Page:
2002 Olympic Winter Games
Skating in the first warmup, Berezhnaya & Sikharulidze skated their routine to near perfection. All their elements were cleanly skated, from their side-by-side triple toe loops, throw triple loop and excellent double twist at the opening to their precisely executed spins and step sequences at the end. Their presentation was refined and romantic with none of the "lets do the elements and get it over with" that lesser pairs take. There marks were mostly 5.8, high enough to reflect the quality of the skating but with enough room for one or two more teams if needed later in the skating order.
One of those two teams were Shen & Zhao who skated second in the second warmup. They landed a great throw triple loop, side-by-side triple toe loops and an excellent throw triple loop. Their back inside death spiral was executed in the chest down position and the entry position was hideous. Their other pair elements were well executed but were not quite at the level of their two main competitors and their presentation while of top quality lacked the finesse of both the Russian and Canadian teams. They were placed a unanimous third by the panel.
Shen & Zhao were followed by Canadians Sale & Pelletier. The Canadians had some rough moment at Canadian Nationals which resulted in a nasty scene between the skaters and it has been reported that there has been tension between them since, carried here into the practices. None of that was evident in the skating of the program.
The team opened with a nice throw triple loop, side by side triple toe loops and a nice triple twist. The remaining elements were all well execute except for a small stumble or mis-step by Pelletier in their circular step sequence. At the end of the program the team collapsed entering their closing pose, and after wallowing on the ice for a few moments Pelletier picked up his partner and with enthusiasm struck the pose correctly. Some, including Sale, have speculated that this was the difference between first and second place, but that is unlikely the case. A fall outside a required element is not a deduction and in a closing pose it is generally ignored by the judges. In fact, when it it clear that skaters are at the end of the program and about to enter the closing pose with all the elements complete, many judges look down and start entering their marks paying only marginal attention to the pose.
More likely the difference, with the Canadians getting two first place marks and seven second place marks, was the small glitch in the step sequence (which is one to two tenths deduction), and a slight superiority in the execution of the required elements in favor of the Russians. In the second mark the Canadians were placed equal to or above the Russians by eight of the nine judges, but in the short program it is the clean execution of the elements that generally decides the contest and on that count the Russians carried the day.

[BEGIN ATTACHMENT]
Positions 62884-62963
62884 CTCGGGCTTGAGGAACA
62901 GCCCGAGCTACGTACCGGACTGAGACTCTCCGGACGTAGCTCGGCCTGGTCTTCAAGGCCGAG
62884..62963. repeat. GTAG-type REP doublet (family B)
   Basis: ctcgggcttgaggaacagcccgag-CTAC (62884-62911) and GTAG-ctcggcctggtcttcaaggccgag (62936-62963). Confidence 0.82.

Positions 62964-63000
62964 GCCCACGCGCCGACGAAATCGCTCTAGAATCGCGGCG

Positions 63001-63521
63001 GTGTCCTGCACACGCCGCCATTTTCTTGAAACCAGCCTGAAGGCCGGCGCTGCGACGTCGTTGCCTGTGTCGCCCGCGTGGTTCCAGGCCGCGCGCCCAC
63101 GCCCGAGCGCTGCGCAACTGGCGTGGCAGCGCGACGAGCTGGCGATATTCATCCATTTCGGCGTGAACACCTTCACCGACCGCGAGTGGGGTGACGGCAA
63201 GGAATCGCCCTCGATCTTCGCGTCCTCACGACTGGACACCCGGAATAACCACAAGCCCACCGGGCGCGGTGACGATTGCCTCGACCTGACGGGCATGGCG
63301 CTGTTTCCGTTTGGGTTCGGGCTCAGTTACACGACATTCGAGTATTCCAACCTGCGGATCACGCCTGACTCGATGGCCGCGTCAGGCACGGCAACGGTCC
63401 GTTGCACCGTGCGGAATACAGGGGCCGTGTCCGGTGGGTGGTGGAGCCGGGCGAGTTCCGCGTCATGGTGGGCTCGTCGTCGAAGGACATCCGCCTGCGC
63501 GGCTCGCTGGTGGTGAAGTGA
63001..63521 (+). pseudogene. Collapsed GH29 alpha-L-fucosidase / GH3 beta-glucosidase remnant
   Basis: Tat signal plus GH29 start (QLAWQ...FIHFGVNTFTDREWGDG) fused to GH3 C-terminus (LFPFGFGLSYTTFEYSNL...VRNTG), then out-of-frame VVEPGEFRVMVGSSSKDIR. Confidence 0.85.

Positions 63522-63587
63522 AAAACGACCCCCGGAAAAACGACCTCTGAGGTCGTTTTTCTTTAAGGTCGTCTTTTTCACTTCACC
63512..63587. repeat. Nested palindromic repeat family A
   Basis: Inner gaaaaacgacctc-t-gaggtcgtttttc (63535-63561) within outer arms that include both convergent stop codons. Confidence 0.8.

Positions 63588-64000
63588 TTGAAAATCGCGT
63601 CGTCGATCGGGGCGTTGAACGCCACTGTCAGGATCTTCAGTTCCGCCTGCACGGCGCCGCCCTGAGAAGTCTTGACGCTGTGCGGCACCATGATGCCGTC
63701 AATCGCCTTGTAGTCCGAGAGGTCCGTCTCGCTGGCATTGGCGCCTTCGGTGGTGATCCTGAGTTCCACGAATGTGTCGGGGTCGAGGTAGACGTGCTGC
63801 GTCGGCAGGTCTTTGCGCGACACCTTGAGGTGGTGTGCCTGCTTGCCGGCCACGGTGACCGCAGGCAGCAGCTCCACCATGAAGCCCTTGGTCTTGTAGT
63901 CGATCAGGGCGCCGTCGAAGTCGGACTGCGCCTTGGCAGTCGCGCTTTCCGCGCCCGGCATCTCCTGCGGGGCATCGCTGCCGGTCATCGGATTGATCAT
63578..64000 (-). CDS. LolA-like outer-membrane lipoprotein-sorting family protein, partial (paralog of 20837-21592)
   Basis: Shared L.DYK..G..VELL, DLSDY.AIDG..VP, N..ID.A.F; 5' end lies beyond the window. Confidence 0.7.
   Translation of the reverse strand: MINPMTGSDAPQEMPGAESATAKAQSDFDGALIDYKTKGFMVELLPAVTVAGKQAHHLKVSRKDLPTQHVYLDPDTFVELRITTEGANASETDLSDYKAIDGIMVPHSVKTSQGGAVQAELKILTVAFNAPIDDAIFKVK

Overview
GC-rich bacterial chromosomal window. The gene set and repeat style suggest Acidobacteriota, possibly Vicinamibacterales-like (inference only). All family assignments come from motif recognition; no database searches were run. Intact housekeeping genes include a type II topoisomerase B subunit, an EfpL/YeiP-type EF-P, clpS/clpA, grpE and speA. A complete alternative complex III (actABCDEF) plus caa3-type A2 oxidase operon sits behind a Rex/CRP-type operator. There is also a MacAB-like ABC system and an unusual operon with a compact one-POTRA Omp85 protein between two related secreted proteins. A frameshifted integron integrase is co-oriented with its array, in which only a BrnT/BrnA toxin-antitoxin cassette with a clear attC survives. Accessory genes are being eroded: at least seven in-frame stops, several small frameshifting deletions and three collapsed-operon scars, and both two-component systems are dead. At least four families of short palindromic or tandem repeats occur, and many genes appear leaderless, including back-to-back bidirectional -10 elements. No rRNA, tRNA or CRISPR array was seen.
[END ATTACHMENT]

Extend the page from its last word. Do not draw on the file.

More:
Americans Kyoko Ina & John Zimmerman skated first in the third warmup, following an ice cut. Their performance had no major errors but a few minor issues. Their double twist was good and their triple toe loops were clean, but Zimmerman had to fight for the landing edge. Throw triple loop was well done and the remaining elements were clean. Their straight line step sequence was too slow as were some other sections of the routine but the parts were executed with power. With marks ranging from fourth through sixth they placed fifth, behind Tatiana Totmianina & Maxim Marinin of Russia.
Totmianina & Marinin had a decent skate but many thought they were overmarked. Their triple toe loops were clean and their throw triple loop was very well done, but they catch on the double twist was weak and it looked like their was a chest bump. Their overhead lift included a one arm set down but no changes in position and their side-by-side spin was weak with some positions not held all that well. The judges, however, did not see it that way and they placed fourth with five judges placing them fourth and the remainder placing them fifth.
The second U.S. team of Tiffany Scott & Philip Dulebohn did not have a good skate. On opening triple toe loops Scott fell and on throw triple Salchow she slid off the landing edge. Their double twist had a late catch and their death spiral was executed in the less difficult chest down position. Their remaining elements were cleanly executed, but their three errors in the "meat and potatoes" of the program pushed them down into an eleventh place finish.